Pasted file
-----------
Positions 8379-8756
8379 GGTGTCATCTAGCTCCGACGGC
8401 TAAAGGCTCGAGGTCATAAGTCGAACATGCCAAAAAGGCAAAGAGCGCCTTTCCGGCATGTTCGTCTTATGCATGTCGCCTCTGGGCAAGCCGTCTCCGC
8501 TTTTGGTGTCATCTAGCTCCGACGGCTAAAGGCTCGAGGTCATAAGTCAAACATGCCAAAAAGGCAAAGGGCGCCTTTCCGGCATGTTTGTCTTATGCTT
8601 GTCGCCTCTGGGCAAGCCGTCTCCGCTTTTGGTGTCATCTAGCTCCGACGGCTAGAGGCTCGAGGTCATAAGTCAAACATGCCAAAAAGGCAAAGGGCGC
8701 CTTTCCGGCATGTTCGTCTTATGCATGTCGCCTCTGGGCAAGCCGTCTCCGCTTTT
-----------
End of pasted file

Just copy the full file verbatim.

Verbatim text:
Positions 8379-8756
8379 GGTGTCATCTAGCTCCGACGGC
8401 TAAAGGCTCGAGGTCATAAGTCGAACATGCCAAAAAGGCAAAGAGCGCCTTTCCGGCATGTTCGTCTTATGCATGTCGCCTCTGGGCAAGCCGTCTCCGC
8501 TTTTGGTGTCATCTAGCTCCGACGGCTAAAGGCTCGAGGTCATAAGTCAAACATGCCAAAAAGGCAAAGGGCGCCTTTCCGGCATGTTTGTCTTATGCTT
8601 GTCGCCTCTGGGCAAGCCGTCTCCGCTTTTGGTGTCATCTAGCTCCGACGGCTAGAGGCTCGAGGTCATAAGTCAAACATGCCAAAAAGGCAAAGGGCGC
8701 CTTTCCGGCATGTTCGTCTTATGCATGTCGCCTCTGGGCAAGCCGTCTCCGCTTTT